As Election Day grows closer, political lines are drawn, sides are taken and now, thanks to social media, showing support for a candidate has become as simple as liking a Facebook page or following a Twitter account.
Michael Smith, professor of political science, said that when it comes to paying attention to political messages on social media, source credibility is paramount. But the overall effect of social media is a positive one.
“The immediate impact of Facebook, Twitter, etc. is probably a positive one because it’s a new way for people to connect with each other,” Smith said. “We have very low voter turnout, very low levels of interest outside the politically plugged in, and this may be a new hook for younger voters or would-be voters to communicate in a way they’re comfortable with.”
But Paul Taylor, senior history and political science major, sees it differently.
“I’d say they’re (social networking sites) mostly negative because you have a lot of people who are uninformed,” Taylor said.
Taylor referenced instances in the previous election where rumors about President Barack Obama’s religion and birthplace were spread through sites like Facebook without people checking to see if there was any factual truth to the claims.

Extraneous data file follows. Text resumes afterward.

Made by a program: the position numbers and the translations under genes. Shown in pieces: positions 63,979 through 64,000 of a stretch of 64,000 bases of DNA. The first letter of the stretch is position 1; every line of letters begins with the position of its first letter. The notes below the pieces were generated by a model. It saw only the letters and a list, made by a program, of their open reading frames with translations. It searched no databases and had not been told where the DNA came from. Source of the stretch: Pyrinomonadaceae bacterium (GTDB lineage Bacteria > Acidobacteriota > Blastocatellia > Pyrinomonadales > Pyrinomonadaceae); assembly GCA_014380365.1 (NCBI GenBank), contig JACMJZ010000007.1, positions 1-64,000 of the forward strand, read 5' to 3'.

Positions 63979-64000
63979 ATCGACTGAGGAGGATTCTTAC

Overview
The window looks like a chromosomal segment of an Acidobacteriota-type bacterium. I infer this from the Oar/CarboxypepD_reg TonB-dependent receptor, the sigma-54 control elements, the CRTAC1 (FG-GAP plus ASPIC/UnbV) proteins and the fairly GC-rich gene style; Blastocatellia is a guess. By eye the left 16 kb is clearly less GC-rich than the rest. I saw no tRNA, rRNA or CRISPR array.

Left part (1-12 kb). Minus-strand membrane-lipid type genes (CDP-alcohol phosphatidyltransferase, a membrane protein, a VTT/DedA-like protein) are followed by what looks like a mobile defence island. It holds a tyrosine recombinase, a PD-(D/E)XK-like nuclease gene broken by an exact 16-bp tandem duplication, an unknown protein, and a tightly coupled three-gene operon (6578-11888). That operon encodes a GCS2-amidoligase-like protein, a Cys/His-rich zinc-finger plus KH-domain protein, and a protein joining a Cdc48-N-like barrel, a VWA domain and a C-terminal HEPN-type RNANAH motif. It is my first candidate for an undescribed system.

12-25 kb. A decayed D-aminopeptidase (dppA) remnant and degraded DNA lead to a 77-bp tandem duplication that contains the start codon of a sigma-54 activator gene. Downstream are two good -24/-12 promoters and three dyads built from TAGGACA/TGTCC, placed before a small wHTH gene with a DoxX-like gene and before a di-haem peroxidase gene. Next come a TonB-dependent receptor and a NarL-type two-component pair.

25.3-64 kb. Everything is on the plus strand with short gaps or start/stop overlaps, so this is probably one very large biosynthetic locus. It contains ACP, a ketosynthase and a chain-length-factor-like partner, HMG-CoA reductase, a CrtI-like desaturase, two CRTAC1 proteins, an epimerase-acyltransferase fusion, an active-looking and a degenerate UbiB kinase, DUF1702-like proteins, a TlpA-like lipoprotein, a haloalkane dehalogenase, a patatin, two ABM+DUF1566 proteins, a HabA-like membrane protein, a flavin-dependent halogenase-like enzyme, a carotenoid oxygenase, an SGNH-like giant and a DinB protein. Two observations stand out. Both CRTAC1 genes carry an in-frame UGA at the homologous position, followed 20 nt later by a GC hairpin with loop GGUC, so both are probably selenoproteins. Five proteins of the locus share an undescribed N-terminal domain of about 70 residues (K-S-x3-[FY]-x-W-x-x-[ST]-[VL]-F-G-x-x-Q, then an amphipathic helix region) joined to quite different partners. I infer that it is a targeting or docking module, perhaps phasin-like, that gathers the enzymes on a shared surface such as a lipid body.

Gary Wyatt, professor of sociology and anthropology, said he felt the anonymity of the Internet is a negative aspect of social media.
“Most of what people post seems to be quite negative and seems to be hatchet job kinds of stuff, just people slinging mud,” Wyatt said. “They don’t really sign their name to it. I prefer the letter to the editor, where you state your case, and you put your name to it.”
On the other hand, Wyatt also said he feels that social media is primarily a positive thing in that it provides another information outlet for younger, more technologically savvy people.
Social media hasn’t just affected the way that people get information regarding politics, it has also changed the very nature of campaigning itself.
Smith said fundraising has been impacted by social networking as the days of mailing out donation requests have been replaced by simple “donate” links on candidates’ websites and requests for donations through Facebook or Twitter.
Wyatt also said campaigning has changed dramatically with the widespread prevalence of social media.
“You’re either in that world…with smart websites and intelligent ways of presenting yourself through Twitter or Facebook, or I don’t think you have much of a chance,” Wyatt said. “I think that trend will continue well into the future. The days of just simply shaking hands, and campaign buttons and fliers and TV spots is gone.”
As of press time on Wednesday, Obama’s official Facebook page has 31,359,559 likes, and his Twitter has 21, 308, 598 followers. Gov. Mitt Romney’s Facebook page has 10,707,362 likes and his official Twitter has 1,577,520 followers.